Researchers hope to create more environmentally friendly lawns

August 7, 2015 by Katie Pratt, University of Kentucky
Researchers hope to create more environmentally friendly lawns
UKAg Clover Trials for Lawns

Researchers in the University of Kentucky College of Agriculture, Food and Environment are looking for ways for home lawns to give Mother Nature a helping hand.

Gregg Munshaw, UK turf extension specialist, and Dan Potter, UK entomology professor, are studying the benefits of white clover as a habitat for pollinators and as a way to reduce applications.

In the project about increasing pollinator habitats, they are looking at three different smaller varieties of white clover to see which attracts the most pollinators. Their research plots consist of only white clover, only turf and a mixture of turf and clover.

"Our goal is to eventually attract pollinators to the entire yard, rather than just to flower beds," Munshaw said. "We think these clovers will be more popular with people who want to help improve bee habitat while maintaining an aesthetically pleasing yard."

Recent studies from Potter's lab have found that white clover in lawns is an important urban habitat for pollinators.

"Dozens of bee species, including several rare and declining bumble bee species, were documented visiting naturally occurring white clover in low-input yards in Central Kentucky," Potter said. "Even a small patch of clover in a backyard helps sustain beneficial urban bees that are responsible for pollinating our ornamental plants and home and community gardens."

The researchers will survey the test plots for bees and compare their findings of bee populations and species diversity with those found on the more commonly occurring larger white clover yards and the that visit only grass plots. They will also sample the soil of the small white clover test plots for common lawn pests, such as white grubs. If the smaller varieties of white clover prove to be more resistant to the insects than other lawns, it could help reduce the needs for lawn pesticides.

In a recent separate study, Munshaw looked at the influences planting date and planting method had on establishing the traditional-sized and the smaller white clover into typical cool-season lawns comprised of Kentucky bluegrass and tall fescue. By adding white clover, a nitrogen-fixing legume, to established cool-season lawns, it would help reduce the amount of nitrogen fertilizer the lawn needs without doing an entire turf renovation. Nitrogen fertilizer is a contributor of nonpoint source pollution of groundwater and natural water bodies.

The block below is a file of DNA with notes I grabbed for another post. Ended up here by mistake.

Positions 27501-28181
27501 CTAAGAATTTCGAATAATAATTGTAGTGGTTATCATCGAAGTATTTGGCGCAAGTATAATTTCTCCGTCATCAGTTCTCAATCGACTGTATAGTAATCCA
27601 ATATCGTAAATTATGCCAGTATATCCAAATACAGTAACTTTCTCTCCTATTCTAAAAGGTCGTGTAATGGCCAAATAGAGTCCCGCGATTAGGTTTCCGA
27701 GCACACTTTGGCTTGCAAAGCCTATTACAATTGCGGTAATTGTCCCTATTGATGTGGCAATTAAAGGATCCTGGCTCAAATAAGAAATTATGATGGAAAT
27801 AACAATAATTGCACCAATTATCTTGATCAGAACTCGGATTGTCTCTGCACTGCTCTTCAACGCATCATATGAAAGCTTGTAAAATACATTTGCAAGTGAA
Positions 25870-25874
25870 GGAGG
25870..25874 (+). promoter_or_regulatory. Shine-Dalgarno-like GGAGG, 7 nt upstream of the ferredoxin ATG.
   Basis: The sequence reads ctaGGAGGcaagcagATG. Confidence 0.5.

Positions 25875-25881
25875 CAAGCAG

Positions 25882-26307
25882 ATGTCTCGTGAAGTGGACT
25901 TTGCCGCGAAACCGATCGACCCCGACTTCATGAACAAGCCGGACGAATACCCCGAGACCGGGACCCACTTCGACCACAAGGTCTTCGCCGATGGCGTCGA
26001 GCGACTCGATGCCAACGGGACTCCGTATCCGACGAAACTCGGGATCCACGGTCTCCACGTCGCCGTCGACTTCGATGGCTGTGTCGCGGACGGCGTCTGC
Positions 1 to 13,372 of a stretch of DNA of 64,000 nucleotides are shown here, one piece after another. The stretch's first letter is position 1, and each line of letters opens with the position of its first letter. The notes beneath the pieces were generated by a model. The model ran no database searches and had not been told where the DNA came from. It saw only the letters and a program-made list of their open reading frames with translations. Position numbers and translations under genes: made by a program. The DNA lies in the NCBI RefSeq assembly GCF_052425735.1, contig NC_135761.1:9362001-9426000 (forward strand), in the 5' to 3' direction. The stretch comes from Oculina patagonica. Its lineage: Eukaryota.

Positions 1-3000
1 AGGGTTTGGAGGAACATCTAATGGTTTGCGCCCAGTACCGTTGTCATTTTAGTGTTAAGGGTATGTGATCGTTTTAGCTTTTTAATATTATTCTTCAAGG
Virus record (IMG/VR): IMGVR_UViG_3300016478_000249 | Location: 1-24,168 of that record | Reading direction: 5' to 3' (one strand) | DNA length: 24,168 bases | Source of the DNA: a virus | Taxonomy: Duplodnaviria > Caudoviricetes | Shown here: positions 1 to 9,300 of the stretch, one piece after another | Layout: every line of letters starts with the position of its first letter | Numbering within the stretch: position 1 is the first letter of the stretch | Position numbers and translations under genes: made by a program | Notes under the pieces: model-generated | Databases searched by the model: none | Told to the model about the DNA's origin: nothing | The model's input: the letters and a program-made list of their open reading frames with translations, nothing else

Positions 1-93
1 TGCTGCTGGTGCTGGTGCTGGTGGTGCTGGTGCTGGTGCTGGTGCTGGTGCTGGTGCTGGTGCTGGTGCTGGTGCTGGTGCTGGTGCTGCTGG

He found that homeowners could successfully establish both clover varieties in a mature stand of cool-season grass during the spring and summer with commonly available equipment. However, the best white clover establishment occurred in cool-season lawns that were scalped or closely mowed before sowing the clover. This treatment was the only one that would result in a high enough population of to reduce the need for home lawn nitrogen applications.

Explore further: That four-leaf clover you found may not be a four-leaf clover

Related Stories

The more, the merrier: Mixing plant species for benefits

October 3, 2012

Researchers believe that the richness of plant species can boost primary production. But studies investigating the mechanisms behind positive plant biomass response to greater plant diversity have been lacking - until now. ...

Clover genes sprout research possibilities

December 2, 2014

The tremendous genetic diversity of a simple clover is giving scientists the tools to breed new cultivars, each designed to benefit Australian agriculture.

Recommended for you

Microbial dark matter dominates Earth's environments

September 26, 2018

Uncultured microbes—those whose characteristics have never been described because they have not yet been grown in a lab culture—could be dominating nearly all the environments on Earth except for the human body, according ...

How leaves talk to roots

September 26, 2018

New findings show that a micro RNA from the shoot keeps legume roots susceptible to symbiotic infection by downregulating a gene that would otherwise hinder root responses to symbiotic bacteria. These findings reveal what ...

Team names world's largest ever bird—Vorombe titan

September 25, 2018

After decades of conflicting evidence and numerous publications, scientists at international conservation charity ZSL's (Zoological Society of London) Institute of Zoology, have finally put the 'world's largest bird' debate ...

The grim, final days of a mother octopus

September 25, 2018

Octopuses are the undisputed darlings of the science internet, and for good reason. They're incredibly intelligent problem-solvers and devious escape artists with large, complex nervous systems. They have near-magical abilities ...

Climate change not main driver of amphibian decline

September 25, 2018

While a warming climate in recent decades may be a factor in the waning of some local populations of frogs, toads, newts and salamanders, it cannot explain the overall steep decline of amphibians, according to researchers.

0 comments

Please sign in to add a comment. Registration is free, and takes less than a minute. Read more

Click here to reset your password.
Sign in to get notified via email when new comments are made.